Storied European brands like Burberry, Hermès and Dior can be bought in high-end shops and shopping malls of major Chinese cities, of course. But for reasons including higher taxes in China and lower prices in Europe, Chinese consumers, who buy more luxury products than shoppers of any other nationality, prefer to do their buying abroad. Of the more than $80 billion in Chinese purchases of personal luxury goods last year, two-thirds were made outside China.
Flagging demand in China itself was a factor cited last week by the Paris-based LVMH Moët Hennessy Louis Vuitton, the world’s largest luxury goods group, for the company’s flat profit last year. That is all the more reason the company and many of its peers are starting to plow more money into European showcases and shift investments away from the Chinese mainland.
Last year, for example, Louis Vuitton opened a three-store, 10,000-square-foot “townhouse,” complete with spinning glass elevator, atop a Selfridges department store on Oxford Street in London.
“There is a major shift happening now with brands,” said Manelik Sfez, head of marketing for Global Blue, a tax-refund company in Geneva that tracks luxury purchases. “They are starting to reconsider their whole structure and the ways they market themselves.”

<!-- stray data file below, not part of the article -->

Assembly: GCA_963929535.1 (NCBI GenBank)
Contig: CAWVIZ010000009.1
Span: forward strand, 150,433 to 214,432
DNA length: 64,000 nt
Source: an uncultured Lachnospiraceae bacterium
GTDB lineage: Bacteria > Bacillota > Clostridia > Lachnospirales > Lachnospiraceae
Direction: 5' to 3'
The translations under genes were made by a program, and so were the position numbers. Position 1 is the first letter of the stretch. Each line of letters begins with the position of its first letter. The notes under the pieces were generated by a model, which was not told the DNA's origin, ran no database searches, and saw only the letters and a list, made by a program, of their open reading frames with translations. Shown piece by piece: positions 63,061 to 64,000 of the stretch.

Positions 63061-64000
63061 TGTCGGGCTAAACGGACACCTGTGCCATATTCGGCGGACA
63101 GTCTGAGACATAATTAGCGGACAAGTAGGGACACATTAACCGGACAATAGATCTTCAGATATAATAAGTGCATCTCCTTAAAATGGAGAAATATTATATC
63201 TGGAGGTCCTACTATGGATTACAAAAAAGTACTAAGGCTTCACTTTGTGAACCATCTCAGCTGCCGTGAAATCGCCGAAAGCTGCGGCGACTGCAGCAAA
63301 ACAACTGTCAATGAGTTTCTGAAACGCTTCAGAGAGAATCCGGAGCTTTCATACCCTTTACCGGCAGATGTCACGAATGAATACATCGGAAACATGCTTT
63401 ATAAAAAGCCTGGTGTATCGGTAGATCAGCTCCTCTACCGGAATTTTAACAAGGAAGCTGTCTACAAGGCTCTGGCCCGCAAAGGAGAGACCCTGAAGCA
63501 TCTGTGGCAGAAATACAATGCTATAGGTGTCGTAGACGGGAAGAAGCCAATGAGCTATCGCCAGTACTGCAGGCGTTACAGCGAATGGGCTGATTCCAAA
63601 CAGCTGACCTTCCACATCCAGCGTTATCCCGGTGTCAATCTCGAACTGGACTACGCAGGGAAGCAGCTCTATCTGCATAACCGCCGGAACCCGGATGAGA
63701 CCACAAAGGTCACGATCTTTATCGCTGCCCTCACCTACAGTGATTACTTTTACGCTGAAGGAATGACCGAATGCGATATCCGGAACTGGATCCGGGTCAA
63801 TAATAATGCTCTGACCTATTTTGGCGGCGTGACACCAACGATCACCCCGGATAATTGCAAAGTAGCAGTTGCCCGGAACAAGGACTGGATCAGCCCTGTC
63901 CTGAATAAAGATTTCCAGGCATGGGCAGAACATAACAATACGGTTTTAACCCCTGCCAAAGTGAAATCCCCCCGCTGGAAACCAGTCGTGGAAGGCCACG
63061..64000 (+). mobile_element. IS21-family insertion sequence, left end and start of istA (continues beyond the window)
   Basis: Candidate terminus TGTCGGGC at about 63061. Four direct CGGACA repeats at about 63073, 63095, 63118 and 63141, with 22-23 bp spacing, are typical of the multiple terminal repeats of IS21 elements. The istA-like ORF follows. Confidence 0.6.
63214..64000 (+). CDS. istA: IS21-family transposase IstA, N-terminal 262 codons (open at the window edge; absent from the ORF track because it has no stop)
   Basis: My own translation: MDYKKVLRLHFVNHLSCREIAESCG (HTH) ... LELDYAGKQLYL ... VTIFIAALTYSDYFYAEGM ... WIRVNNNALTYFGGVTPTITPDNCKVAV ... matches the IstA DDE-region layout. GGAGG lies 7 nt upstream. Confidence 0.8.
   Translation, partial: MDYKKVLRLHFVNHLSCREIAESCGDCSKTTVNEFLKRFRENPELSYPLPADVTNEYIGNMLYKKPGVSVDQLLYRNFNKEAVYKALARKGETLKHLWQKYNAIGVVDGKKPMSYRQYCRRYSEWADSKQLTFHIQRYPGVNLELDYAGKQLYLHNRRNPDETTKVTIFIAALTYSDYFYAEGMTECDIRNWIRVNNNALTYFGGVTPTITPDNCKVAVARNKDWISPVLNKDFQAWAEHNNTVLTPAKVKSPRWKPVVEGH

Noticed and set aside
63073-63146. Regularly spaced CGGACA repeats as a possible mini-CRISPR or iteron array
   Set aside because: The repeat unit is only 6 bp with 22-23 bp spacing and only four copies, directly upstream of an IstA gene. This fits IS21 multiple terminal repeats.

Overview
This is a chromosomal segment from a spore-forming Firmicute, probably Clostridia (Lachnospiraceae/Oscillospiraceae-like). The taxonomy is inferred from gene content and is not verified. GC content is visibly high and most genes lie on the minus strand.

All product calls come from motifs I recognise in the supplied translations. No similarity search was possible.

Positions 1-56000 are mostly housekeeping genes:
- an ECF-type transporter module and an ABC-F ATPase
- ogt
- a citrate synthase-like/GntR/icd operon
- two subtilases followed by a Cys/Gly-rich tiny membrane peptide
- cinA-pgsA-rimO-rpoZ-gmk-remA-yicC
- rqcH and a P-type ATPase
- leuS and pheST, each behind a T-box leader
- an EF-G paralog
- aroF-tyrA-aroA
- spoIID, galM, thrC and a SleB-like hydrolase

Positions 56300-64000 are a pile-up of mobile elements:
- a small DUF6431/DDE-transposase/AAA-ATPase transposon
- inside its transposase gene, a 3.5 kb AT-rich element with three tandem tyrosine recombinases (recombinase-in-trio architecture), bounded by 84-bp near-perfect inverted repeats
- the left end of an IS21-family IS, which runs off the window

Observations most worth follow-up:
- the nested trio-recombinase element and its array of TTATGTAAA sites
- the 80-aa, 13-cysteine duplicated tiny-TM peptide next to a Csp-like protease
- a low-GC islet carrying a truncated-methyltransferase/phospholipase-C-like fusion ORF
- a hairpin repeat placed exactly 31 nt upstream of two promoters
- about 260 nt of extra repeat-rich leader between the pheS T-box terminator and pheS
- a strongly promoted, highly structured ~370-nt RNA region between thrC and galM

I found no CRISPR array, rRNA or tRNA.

In catering to the Chinese shopper, some European makers of luxury goods seek to leverage their brands’ heritage and savoir-faire by conducting tours of their landmark European stores — or even setting up museums in them, as Vuitton has done with its “Espace Culturel” on the Champs-Élysées in Paris. Others organize invitation-only demonstrations of the craftsmanship that goes into the products, which companies and analysts say holds a particular appeal for Chinese visitors.